NASHVILLE, Tenn. — A drug manufacturer announced Thursday that it has reached a $35 million agreement that would settle a Tennessee lawsuit by local governments and a child born dependent to opioids over the company's role in the opioid epidemic, though steps remain to finalize the deal.
The announcement by Endo would resolve the northeast Tennessee lawsuit by nine counties, 18 cities and towns and the plaintiff known as "Baby Doe" on the eve of a trial that was set to start Monday over how much to award the plaintiffs.
A judge already ruled the opioid firm was liable in April without holding a civil trial over its role in the epidemic, a rare default judgment he said he entered because of a "coordinated strategy" by the company and its attorneys to delay proceedings, deprive plaintiffs of information and interfere with the administration of justice.
The settlement still requires some of the plaintiffs to approve of it and trial proceedings are adjourned until Aug. 2 amid that process, the company said. In its news release, Endo said the settlement involving two of its subsidiaries "will include no admission of wrongdoing, fault or liability of any kind by Endo, and the settlement value should not be extrapolated to any other opioid-related cases or claims."
This week, governments announced potential settlements to opioid lawsuits with the nation's three biggest drug distribution companies and drugmaker Johnson & Johnson that could be worth up to $26 billion, depending on how many jurisdictions sign on. Tennessee Attorney General Herbert Slatery was one of the lead negotiators in the settlement.
Other companies, including OxyContin maker Purdue Pharma, are close to nationwide settlements, too. But lawsuits are proceeding against regional drug wholesalers, pharmacies and manufacturers like Endo that have not reached settlements.
Gerard Stranch, who represents the plaintiffs in the Tennessee case against Endo, said he anticipated that "all matters concerning participating cities and counties" will be finalized in the coming week.
"We are pleased that after four-plus years of litigation that we have been able to reach an agreement in principle with Endo, and are grateful to the communities of Northeast Tennessee for their support in this landmark prosecution," Stranch said in a statement.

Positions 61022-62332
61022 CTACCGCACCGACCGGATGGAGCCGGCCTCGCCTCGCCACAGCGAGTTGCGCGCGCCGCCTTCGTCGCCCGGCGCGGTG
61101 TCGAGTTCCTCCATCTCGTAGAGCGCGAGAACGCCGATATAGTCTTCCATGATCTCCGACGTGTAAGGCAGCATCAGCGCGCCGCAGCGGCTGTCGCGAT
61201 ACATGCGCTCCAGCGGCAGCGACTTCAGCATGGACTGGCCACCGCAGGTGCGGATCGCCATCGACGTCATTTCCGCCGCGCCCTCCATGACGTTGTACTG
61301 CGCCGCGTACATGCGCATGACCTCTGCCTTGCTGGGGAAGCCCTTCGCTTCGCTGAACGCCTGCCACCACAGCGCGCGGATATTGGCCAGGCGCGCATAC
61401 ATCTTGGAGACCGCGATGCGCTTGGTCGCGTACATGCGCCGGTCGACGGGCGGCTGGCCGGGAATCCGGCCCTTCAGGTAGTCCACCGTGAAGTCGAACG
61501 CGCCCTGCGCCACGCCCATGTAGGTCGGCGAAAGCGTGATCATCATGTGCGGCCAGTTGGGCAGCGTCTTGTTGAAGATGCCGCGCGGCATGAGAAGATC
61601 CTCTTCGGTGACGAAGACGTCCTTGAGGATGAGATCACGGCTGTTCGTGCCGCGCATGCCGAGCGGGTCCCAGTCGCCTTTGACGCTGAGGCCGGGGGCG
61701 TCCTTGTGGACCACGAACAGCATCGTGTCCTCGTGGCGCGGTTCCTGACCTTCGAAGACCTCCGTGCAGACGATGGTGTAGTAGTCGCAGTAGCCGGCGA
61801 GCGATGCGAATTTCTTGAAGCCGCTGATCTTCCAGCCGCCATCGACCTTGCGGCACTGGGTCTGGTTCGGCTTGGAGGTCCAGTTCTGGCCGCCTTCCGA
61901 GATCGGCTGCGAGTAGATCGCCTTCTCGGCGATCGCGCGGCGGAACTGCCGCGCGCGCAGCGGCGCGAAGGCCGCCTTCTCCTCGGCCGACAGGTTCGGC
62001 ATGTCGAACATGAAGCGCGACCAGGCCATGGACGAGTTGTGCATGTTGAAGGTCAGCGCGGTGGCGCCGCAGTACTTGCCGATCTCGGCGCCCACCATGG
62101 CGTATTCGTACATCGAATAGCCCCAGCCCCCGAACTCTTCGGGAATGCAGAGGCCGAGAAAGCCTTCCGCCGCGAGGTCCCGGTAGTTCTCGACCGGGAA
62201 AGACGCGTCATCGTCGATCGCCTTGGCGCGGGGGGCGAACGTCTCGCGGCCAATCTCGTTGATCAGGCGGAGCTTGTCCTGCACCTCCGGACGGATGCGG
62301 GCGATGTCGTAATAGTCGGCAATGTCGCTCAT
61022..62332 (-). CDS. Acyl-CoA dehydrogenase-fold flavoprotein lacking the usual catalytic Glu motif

Endo, which has a U.S. headquarters in Pennsylvania, is the last remaining active corporate defendant in the 2017 lawsuit after Mallinckrodt and Purdue Pharma filed for bankruptcy. The lawsuit argued the company is liable under the Tennessee's Drug Dealer Liability Act, a strategy the state Supreme Court said is allowed in a December 2020 opinion in a similar case.
The same Supreme Court ruling said local prosecutors could no longer be plaintiffs in similar cases.
The plaintiffs sued for $2.4 billion. The judge, Sullivan County Circuit Court Chancellor E.G. Moody, wrote that they have "expert testimony that supports that amount."
Moody wrote that the company willfully withheld records during legal discovery to gain an edge at trial, also citing a dozen falsehoods from Endo's legal team as the case played out.
The judge said the company produced almost 400,000 documents after the discovery period closed, despite saying in February 2020 that it had not withheld anything. Many of the records that the company knowingly withheld were highly relevant and in some cases directly contradict testimony by Endo's witnesses, the judge wrote.
At the time of the default judgment, the company called the judge's orders in the case "procedurally, factually, and legally deficient."
Geoff Mulvihill in Cherry Hill, New Jersey, contributed to this report.